UNIT VII STUDY GUIDE
Structure and Design of Municipal Solid Waste Landfills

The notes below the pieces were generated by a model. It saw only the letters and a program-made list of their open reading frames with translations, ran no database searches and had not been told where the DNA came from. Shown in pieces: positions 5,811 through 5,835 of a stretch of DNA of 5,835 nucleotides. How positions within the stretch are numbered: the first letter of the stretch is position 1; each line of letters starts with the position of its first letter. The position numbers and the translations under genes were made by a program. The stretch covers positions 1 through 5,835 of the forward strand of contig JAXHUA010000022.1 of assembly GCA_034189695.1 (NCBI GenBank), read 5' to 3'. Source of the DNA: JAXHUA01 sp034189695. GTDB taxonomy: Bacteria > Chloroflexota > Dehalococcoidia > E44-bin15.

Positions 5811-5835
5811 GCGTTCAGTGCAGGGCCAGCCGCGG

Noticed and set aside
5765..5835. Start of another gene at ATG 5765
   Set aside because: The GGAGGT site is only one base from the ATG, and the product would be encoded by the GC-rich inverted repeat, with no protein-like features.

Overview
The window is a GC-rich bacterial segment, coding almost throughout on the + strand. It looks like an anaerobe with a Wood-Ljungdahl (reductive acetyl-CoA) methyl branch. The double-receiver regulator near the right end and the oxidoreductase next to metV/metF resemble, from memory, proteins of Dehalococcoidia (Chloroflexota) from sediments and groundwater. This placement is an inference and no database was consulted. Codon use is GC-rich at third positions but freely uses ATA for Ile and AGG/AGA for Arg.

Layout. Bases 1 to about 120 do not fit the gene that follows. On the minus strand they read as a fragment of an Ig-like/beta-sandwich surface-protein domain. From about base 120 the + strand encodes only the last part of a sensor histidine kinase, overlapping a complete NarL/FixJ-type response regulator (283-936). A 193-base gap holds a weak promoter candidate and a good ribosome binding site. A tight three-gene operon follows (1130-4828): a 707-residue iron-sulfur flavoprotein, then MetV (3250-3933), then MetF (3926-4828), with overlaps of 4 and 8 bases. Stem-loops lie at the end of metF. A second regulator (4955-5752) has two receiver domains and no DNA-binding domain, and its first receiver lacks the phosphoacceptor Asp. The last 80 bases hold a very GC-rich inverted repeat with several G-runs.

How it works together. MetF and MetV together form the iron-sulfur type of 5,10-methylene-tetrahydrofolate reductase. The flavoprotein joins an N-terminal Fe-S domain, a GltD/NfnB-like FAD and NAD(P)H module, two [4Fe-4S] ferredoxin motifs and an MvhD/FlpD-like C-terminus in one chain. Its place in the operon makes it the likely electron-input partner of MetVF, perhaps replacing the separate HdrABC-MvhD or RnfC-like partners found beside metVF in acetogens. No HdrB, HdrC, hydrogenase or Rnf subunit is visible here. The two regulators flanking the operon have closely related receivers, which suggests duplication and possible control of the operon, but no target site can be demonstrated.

MEE 5901, Advanced Solid Waste Management 2
UNIT x STUDY GUIDE